Section by Section Discussion

Subchapter B, General Volatile Organic Compound Sources

Division 1, Storage of Volatile Organic Compounds

The adopted rulemaking revises Chapter 115, Subchapter B, Division 1, to implement RACT requirements for the HGB 2008 eight-hour ozone nonattainment area. These adopted requirements establish greater stringency to be consistent with the level of RACT established for this emission source category in the DFW 2008 eight-hour ozone nonattainment area, as well as establish the compliance date. The adopted rule updates control requirements for VOC storage tanks by increasing the required control efficiency for all vapor control systems, other than vapor recovery systems and flares, from 90% to 95%. The adopted rules also update inspection and repair requirements after tank opening/loading, quarterly seal integrity inspections, and corresponding recordkeeping requirements for these fixed roof crude oil and condensate storage tanks. Finally, the adopted rule extends the record retention for all affected VOC storage tanks. In addition, the commission adopts other non-substantive revisions to update rule citations and for Texas Register style and formatting requirements. Some of the non-substantive changes for style and formatting purposes may affect areas other than the HGB area, such as the DFW area.

§115.112, Control Requirements

The commission adopts revisions to §115.112(e) to reflect the new compliance schedules that are adopted in subsection (e)(3). Existing subsection (e) stated that the control requirements of the subsection begin on March 1, 2013; however, the revisions to this rule requires new control requirements in the HGB area to be achieved by July 20, 2018.

The commission adopts revisions to §115.112(e)(3)(A) to establish a 95% control efficiency of control devices, other than vapor recovery units and flares, in the HGB area and to accommodate the incorporation of this provision into the existing rule language. Adopted subsection (e)(3)(A)(i) specifies that the 90% control efficiency prescribed in clause (i) no longer applies in the HGB area as of the date specified in clause (ii). The adopted changes to clause (ii) delete the wording of the DFW area control efficiency specification of 95% to incorporate the newly adopted control efficiency requirement for the HGB area. Adopted clause (ii) states that beginning July 20, 2018, a 95% control efficiency is required in the HGB area. The rule language is reformatted to improve reader usability. Finally, adopted clause (iii) contains the 95% control efficiency requirement for the DFW area. The adopted changes to the wording of existing clause (ii), which has been re-numbered to clause (iii), is simply a formatting change and does not impact the existing control requirements for the DFW area. These adopted changes ensure RACT is being implemented for VOC storage tanks in the HGB area consistent with the currently required 95% control efficiency in place for the DFW area.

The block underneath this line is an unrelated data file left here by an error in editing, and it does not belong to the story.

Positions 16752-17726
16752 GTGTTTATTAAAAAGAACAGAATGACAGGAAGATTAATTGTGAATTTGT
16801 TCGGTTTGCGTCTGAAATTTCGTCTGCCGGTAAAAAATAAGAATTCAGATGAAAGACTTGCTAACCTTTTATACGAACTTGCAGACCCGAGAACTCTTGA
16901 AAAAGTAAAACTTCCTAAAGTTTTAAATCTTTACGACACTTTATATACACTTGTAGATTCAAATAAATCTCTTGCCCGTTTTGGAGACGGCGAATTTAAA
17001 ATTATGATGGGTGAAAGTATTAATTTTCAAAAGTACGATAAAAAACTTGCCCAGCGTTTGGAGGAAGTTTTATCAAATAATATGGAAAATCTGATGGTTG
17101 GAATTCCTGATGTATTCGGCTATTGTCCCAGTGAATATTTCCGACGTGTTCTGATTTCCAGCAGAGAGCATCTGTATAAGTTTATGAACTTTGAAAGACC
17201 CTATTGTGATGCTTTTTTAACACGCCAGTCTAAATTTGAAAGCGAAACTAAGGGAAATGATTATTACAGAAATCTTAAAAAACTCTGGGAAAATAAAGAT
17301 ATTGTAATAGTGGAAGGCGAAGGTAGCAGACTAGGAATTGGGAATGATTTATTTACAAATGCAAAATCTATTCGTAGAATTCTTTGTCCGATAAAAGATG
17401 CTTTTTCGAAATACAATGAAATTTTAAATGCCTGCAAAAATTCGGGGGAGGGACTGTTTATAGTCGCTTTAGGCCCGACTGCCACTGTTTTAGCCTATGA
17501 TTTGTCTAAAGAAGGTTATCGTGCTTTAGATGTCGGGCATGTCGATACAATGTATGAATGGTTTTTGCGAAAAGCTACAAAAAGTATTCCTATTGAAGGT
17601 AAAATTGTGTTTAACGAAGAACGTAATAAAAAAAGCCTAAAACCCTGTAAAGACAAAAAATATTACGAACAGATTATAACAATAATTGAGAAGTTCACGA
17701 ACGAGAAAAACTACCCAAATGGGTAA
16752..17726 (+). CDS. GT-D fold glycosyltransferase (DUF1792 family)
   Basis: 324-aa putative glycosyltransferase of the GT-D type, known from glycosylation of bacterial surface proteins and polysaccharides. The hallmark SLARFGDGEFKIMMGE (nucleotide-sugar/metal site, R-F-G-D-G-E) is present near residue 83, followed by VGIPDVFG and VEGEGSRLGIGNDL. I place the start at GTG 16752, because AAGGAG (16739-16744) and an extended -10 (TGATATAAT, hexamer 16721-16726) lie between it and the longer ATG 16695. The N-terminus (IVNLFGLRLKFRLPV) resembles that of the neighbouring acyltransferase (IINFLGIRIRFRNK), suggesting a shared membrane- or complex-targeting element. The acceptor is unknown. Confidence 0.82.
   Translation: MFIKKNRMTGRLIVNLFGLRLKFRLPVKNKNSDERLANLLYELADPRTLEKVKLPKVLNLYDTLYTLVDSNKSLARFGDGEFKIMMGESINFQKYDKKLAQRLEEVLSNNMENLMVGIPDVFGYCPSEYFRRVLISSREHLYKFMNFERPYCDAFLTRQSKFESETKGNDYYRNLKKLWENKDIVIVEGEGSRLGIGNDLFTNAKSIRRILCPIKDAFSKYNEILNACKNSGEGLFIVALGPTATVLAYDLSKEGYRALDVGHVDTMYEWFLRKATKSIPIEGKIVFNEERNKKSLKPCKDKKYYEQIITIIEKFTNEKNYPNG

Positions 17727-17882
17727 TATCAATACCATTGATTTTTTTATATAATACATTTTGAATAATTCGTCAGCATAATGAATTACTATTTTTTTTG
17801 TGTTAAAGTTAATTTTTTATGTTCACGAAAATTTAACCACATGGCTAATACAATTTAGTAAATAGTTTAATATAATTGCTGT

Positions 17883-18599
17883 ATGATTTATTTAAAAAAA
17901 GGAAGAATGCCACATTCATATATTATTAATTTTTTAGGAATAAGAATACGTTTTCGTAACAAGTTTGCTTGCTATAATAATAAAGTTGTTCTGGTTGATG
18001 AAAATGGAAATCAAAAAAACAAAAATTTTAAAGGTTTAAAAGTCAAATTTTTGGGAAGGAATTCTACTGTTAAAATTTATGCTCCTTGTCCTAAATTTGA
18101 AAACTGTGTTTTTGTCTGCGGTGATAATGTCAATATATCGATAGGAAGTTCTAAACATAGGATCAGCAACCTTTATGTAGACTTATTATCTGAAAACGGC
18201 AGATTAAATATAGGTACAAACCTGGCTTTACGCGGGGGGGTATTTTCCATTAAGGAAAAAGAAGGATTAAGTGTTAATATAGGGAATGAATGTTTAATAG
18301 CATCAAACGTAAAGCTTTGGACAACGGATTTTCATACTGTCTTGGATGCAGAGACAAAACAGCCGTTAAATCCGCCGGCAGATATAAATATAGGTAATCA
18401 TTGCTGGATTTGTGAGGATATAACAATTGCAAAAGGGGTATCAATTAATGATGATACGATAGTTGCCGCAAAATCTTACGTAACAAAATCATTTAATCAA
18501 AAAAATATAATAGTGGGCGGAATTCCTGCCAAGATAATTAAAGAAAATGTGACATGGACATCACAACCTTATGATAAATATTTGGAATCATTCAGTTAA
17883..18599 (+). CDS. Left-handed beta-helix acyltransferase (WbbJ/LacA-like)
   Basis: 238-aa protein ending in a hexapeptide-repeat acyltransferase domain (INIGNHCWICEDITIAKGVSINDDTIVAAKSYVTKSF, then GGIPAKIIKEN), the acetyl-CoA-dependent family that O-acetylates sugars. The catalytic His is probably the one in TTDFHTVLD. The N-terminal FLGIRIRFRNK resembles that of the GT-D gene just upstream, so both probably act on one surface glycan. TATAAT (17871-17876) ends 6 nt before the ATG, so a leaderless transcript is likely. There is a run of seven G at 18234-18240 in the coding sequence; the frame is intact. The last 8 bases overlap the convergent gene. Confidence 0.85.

In response to comments requesting clarification on the applicability of certain control requirements, the commission adopts changes to §115.112(e)(4) - (7). The commission adds "fixed roof" or "fixed roof storage" to adopted paragraphs (4) - (7) where necessary to clarify that these paragraphs apply to fixed roof storage tanks and fixed roof storage tank batteries.